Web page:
Last Updated: Tue Nov 02, 2010 08:26 am (KSA) 05:26 am (GMT)

US backs CIA control of elite forces in Yemen: report

Security forces stand in front of the Yemen office of the FedEx company in Sanaa (File)  
Security forces stand in front of the Yemen office of the FedEx company in Sanaa (File)

Support is growing in the U.S. military and administration of President Barack Obama for shifting to the CIA operational control over elite special forces teams secretly in Yemen, The Wall Street Journal reported Monday, as an alleged Saudi bombmaker became a key suspect behind two parcel bombs posted to the U.S. on cargo planes.

Citing unnamed officials, the newspaper said the foiled mail bombing plot by suspected al-Qaeda militants in Yemen has added urgency to an administration review of expanded military options.

Officials said such a shift would allow the United States to strike suspected militant targets unilaterally with greater stealth and speed, the report said.

Allowing U.S. Special Operations Command units to operate under the Central Intelligence Agency would also give the United States greater leeway to strike without the explicit blessing of the Yemeni government, the paper said.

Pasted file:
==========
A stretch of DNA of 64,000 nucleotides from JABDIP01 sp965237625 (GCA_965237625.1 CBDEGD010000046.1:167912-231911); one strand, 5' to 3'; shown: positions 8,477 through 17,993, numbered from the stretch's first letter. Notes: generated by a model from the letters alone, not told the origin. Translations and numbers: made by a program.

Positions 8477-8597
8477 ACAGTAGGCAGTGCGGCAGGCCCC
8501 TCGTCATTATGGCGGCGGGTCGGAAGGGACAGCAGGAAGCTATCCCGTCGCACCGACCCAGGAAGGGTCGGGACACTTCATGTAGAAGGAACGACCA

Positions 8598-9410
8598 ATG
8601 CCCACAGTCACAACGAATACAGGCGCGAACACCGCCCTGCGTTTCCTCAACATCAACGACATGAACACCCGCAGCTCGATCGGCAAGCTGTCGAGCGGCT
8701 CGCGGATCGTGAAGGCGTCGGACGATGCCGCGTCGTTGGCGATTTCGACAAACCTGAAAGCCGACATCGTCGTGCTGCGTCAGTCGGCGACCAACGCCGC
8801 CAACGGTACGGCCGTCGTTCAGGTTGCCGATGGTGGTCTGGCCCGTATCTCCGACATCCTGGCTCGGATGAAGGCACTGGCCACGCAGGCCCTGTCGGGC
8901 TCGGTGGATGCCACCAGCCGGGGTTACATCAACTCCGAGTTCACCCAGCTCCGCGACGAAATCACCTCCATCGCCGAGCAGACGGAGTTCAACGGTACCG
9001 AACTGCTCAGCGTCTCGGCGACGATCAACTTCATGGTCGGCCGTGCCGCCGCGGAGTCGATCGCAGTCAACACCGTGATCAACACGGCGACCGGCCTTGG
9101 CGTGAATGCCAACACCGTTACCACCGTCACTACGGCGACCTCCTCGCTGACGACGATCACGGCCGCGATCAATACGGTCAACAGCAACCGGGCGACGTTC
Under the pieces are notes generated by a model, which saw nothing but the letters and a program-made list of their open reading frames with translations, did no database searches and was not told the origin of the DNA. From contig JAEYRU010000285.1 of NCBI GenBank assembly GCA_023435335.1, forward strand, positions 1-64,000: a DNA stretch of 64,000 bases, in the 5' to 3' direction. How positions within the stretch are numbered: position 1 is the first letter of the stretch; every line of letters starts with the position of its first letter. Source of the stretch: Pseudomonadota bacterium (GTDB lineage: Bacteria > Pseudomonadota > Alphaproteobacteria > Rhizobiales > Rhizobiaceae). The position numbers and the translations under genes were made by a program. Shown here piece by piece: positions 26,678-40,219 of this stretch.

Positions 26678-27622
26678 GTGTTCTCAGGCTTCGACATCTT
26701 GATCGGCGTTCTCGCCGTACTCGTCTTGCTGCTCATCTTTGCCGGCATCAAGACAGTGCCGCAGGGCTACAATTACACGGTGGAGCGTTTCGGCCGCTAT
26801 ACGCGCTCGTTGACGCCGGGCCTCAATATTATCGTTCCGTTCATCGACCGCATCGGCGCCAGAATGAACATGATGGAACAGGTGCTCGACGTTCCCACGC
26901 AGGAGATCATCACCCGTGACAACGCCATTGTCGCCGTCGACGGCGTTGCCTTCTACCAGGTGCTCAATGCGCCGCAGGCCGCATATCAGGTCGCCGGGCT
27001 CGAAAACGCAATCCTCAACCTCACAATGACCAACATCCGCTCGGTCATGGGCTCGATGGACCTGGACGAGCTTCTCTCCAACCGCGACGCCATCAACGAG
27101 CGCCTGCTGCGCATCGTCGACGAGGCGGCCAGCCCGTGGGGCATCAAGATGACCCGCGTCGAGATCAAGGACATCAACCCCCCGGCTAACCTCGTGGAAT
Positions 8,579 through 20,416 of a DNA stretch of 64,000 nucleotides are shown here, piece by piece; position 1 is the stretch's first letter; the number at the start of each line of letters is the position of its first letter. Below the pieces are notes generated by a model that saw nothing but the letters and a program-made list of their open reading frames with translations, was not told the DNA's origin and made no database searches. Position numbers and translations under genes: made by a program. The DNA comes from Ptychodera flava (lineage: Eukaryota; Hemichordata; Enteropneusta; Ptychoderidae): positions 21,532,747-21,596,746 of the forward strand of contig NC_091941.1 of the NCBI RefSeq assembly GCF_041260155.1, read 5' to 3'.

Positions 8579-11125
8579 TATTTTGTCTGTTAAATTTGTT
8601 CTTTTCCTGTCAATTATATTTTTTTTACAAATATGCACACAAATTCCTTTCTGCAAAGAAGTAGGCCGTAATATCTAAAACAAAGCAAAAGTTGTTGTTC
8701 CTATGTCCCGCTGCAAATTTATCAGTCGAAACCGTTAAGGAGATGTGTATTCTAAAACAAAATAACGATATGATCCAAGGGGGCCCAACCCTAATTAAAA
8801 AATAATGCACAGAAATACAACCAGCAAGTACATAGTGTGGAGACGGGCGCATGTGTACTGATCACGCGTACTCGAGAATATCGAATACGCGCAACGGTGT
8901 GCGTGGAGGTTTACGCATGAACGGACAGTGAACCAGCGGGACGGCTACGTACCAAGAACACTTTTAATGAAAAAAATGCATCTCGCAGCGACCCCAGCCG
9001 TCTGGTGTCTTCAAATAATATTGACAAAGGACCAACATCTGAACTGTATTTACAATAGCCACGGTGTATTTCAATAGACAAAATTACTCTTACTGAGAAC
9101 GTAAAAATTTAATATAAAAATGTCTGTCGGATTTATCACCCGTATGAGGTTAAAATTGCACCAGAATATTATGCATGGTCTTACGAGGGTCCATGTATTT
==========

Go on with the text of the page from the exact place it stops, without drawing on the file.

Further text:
In addition to streamlining the launching of strikes, it would allow the Yemeni government deniability because the CIA operations would be covert, The Journal said.

The White House is already considering adding armed CIA drones to the arsenal against militants in Yemen, the paper said.
Yemeni officials have been reluctant to publicly acknowledge U.S. aid in its counterterrorism campaign, given the high anti-American feelings in the country.

Unusual but not unprecedented

According to the paper, placing military units overseen by the Pentagon under CIA control is unusual, but not unprecedented. Units from the Joint Special Operations Command have been temporarily transferred to the CIA in other countries, including Iraq, in recent years in order to get around restrictions placed on military operations.